By Amy Lebkuecher
Learning a second language is just a matter of learning new labels for the same words that you already know in your native language, right? Not quite! There are some key differences between different languages in terms of grammar and the way that words are used. Research on language learning has debunked some common misconceptions about learning a second language as an adult. Knowing about findings from research in language science may help you become a more informed and efficient second language learner.
Myth: It is impossible to become fluent in a second language as an adult
Though it is likely that you won’t sound exactly like a native speaker, with a lot of practice (including conversations with experienced speakers) it is possible to become fluent enough to converse easily, read books and watch movies in your second language. Although research does suggest that learning a language is easier if you begin as a child, it is certainly not impossible to learn a second language if you begin as an adult . One study found that the main determining factor of a speaker’s second language proficiency (other than the age when they started learning) was how frequently they used their second language . The findings from this study suggest that the key to achieving native-like levels of proficiency in a second language is, unsurprisingly, using that second language.
Myth: Every word in your native language has an exact translation in other languages
While we are often taught that a word from a foreign language is an exact translation of a word in our native language (e.g., Hund is the German translation equivalent of dog in English), there can sometimes be subtle differences in the way that words are used in different languages. The Portuguese word saudade does not directly translate into English, but it means something akin to “the feeling of being away from the homeland” . You may think that these differences only exist for obscure words referring to complex ideas like saudade, but there are also variations in the way that different languages use words to describe ordinary objects. For example, the word for cup in Mandarin Chinese, 杯 (pronounced bei), refers to a wider range of items than the English word cup . Items that English speakers would separate into the categories cup, mug and glass would all be referred to using the same word, 杯, by Mandarin speakers.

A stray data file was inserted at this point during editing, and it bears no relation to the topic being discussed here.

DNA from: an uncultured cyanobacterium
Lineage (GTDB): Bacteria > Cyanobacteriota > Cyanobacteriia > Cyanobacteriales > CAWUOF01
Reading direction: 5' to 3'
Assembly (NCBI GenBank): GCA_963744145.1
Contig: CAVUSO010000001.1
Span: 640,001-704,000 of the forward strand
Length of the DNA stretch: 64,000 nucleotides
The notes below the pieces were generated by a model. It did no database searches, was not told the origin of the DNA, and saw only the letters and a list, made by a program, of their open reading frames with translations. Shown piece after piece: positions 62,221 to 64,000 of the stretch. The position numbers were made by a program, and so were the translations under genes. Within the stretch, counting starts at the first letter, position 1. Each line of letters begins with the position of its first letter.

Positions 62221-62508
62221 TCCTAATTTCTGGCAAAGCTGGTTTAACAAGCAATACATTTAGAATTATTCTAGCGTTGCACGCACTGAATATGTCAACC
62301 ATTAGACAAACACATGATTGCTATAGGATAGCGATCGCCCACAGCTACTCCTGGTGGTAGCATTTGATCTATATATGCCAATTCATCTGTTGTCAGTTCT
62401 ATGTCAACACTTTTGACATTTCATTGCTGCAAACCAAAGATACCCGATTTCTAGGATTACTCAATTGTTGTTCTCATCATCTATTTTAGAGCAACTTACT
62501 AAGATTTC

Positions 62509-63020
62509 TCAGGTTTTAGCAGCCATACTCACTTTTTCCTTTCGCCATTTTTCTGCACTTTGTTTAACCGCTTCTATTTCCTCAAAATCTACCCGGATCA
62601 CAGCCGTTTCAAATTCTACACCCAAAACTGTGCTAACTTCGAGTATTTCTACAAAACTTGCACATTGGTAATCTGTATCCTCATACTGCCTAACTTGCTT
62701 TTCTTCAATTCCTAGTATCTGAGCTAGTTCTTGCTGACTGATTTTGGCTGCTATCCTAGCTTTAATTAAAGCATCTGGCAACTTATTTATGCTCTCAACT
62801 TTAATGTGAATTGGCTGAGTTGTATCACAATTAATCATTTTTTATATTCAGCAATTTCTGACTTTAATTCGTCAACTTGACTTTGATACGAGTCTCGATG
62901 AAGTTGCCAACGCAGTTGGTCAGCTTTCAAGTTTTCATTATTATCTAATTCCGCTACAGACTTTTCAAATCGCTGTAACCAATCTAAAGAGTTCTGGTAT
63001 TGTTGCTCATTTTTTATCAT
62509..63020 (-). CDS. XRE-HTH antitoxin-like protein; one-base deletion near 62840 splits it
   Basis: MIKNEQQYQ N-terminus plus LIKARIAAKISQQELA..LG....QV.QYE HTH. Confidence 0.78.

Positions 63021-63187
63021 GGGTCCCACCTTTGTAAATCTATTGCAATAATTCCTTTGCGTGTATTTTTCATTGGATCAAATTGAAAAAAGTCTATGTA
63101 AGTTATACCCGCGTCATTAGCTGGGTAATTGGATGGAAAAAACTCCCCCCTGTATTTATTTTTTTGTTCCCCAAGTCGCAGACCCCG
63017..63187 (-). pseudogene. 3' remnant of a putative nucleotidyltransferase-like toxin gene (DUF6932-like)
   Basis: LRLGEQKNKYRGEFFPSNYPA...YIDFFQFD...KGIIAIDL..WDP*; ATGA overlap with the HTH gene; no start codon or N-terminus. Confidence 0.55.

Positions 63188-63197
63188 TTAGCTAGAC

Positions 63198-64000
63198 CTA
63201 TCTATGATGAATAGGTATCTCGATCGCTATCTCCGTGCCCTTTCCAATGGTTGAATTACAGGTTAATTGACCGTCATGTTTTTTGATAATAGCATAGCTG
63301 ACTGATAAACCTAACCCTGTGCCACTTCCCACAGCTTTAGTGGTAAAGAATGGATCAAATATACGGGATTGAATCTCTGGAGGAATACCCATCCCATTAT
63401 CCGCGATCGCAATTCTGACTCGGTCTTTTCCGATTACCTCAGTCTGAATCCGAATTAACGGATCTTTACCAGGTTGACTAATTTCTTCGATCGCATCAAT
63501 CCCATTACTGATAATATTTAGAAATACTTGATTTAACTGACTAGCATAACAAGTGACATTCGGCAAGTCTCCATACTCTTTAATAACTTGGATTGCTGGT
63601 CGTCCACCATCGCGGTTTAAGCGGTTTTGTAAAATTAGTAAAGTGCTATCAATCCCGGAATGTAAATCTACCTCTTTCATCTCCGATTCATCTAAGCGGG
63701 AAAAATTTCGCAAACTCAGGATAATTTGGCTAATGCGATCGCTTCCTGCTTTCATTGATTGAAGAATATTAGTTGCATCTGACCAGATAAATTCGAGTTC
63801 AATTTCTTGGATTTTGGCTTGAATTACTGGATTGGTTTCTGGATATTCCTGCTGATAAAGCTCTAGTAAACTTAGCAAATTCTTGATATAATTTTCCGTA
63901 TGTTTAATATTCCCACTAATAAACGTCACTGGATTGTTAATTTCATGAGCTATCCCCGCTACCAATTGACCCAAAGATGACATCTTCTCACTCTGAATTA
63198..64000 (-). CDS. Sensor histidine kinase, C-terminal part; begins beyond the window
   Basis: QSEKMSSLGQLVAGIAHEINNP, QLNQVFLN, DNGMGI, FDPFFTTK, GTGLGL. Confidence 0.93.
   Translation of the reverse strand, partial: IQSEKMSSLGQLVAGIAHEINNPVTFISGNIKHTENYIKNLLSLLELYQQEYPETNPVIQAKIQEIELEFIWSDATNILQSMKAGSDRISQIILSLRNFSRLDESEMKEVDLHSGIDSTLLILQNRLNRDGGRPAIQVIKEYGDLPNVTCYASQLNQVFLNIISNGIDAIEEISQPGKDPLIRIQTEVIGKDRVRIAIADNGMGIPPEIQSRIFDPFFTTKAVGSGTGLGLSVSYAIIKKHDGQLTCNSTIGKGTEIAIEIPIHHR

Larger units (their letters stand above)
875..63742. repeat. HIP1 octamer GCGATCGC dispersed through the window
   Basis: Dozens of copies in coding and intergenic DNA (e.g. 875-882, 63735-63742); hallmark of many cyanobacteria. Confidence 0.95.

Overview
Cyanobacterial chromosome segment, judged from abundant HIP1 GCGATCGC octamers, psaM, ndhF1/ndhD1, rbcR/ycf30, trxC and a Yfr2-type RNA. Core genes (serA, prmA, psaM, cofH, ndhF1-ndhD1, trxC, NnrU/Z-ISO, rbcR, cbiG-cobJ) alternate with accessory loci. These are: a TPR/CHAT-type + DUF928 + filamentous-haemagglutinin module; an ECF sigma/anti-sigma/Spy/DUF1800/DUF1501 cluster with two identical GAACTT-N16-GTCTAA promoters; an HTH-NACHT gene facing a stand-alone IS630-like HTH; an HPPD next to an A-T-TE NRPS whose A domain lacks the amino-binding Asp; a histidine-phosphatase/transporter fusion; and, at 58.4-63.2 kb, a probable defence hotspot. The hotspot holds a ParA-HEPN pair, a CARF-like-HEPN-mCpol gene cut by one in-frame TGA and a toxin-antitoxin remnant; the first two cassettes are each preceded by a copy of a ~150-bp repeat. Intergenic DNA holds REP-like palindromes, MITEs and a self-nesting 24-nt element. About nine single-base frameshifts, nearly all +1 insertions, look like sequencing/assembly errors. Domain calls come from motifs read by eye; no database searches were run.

Myth: Grammar in other languages is a lot like grammar in your native language
Similar to word meaning, grammars vary largely between different languages. In many foreign languages, words and phrases take on different forms depending on their role in a sentence. For example, in German the phrase “the dog” is translated to “der Hund” in the sentence “The dog chased the boy”. On the other hand, “the dog” is translated to “den Hund” in the sentence “The boy chased the dog”. This difference in translation occurs because the dog is playing a different grammatical role in each sentence: it’s either being chased (the object), or chasing someone (the subject). Differences like this suggest that people who switch back and forth between languages are actually doing quite a bit of mental juggling!
Overall, when learning a second language, it is important to gain experience in whatever way you can (e.g. by talking to native speakers, taking foreign language classes, reading books, watching movies, etc.). Given all the ways that word meanings and grammar rules can vary across languages, just the practice of trying to learn a new language can provide great exercise for your mind!
 Marinova‐Todd, S. H., Marshall, D. B., & Snow, C. E. (2000). Three misconceptions about age and L2 learning. TESOL quarterly, 34(1), 9-34.
 Major, C.A. (2014). The Effect of Age on Second Language Acquisition in Older Adults. All Theses and Dissertations. 3973. https://scholarsarchive.byu.edu/etd/3973
 Priberam Informática, S.A. “Significado / definição de saudade no Dicionário Priberam da Língua Portuguesa”.
 Malt, B. C., & Lebkuecher, A. L. (2017). Representation and process in bilingual lexical interaction. Bilingualism: Language and Cognition, 20(5), 867-885.